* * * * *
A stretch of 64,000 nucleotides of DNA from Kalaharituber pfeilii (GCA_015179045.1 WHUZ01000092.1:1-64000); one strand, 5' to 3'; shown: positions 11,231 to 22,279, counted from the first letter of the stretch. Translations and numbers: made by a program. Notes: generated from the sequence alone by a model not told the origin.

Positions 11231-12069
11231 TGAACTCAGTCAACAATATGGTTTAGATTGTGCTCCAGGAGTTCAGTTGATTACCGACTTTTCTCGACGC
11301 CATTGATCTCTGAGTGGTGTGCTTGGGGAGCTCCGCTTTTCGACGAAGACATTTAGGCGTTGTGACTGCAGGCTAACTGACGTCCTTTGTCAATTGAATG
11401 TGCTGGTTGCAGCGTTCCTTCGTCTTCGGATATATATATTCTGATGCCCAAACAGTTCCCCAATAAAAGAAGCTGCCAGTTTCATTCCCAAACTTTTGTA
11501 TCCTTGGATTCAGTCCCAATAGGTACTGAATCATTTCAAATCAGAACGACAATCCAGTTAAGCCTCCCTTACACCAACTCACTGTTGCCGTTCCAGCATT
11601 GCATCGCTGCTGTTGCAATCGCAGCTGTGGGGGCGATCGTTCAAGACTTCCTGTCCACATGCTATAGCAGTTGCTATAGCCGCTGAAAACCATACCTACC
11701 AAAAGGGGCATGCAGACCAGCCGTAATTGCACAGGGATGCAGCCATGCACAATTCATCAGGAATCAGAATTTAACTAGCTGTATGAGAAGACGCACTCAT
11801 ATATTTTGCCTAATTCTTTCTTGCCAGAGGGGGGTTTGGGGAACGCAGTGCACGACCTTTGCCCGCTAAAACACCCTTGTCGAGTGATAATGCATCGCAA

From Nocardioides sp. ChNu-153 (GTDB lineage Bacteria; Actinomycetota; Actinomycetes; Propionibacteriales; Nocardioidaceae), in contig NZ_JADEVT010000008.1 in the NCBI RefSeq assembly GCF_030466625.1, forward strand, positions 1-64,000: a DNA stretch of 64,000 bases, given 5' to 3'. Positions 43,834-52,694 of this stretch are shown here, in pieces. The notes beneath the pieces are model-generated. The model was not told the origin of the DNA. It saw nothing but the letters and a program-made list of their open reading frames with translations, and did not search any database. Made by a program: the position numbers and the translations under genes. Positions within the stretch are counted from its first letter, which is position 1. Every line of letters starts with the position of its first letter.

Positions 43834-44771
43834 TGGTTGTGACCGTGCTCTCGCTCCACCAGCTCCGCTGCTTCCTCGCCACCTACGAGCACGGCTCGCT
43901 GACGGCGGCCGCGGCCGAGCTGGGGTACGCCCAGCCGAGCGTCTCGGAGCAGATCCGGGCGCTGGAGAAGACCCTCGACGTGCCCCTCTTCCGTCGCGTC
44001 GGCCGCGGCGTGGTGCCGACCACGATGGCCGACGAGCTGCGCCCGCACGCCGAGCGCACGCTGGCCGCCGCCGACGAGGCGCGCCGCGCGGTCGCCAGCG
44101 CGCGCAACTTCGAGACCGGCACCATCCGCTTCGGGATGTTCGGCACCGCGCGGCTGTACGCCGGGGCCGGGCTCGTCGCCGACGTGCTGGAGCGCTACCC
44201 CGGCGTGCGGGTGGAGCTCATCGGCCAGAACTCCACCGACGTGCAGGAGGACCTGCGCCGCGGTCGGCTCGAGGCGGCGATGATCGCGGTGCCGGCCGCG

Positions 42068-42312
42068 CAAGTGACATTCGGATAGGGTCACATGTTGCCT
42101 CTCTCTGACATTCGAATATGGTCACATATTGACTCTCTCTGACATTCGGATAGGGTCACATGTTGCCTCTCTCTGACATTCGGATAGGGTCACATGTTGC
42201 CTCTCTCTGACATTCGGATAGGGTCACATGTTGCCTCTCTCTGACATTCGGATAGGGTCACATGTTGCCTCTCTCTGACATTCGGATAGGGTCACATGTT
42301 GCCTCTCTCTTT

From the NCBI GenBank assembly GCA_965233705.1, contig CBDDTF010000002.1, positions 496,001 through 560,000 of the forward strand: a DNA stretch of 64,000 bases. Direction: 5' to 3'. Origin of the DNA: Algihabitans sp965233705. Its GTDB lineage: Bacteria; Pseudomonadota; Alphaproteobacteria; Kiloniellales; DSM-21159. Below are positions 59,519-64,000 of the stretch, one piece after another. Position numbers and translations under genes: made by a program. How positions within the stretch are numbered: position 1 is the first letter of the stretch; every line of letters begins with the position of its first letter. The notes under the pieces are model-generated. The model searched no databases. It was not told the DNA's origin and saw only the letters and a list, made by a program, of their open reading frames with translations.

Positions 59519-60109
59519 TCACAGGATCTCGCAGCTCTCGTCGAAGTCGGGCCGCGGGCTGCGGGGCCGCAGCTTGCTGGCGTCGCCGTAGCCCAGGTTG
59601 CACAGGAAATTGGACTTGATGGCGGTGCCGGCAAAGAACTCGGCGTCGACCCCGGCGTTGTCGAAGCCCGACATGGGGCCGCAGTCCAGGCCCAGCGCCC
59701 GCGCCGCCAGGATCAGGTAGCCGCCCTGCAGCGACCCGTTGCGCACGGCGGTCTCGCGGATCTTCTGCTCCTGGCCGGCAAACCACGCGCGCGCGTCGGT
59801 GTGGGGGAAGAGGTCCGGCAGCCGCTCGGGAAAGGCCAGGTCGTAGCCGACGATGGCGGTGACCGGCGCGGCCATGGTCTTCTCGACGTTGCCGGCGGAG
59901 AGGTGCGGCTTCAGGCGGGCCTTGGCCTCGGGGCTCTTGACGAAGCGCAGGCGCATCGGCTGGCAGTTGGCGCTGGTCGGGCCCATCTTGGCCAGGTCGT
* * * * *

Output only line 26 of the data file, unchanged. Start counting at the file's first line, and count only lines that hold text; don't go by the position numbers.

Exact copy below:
59701 GCGCCGCCAGGATCAGGTAGCCGCCCTGCAGCGACCCGTTGCGCACGGCGGTCTCGCGGATCTTCTGCTCCTGGCCGGCAAACCACGCGCGCGCGTCGGT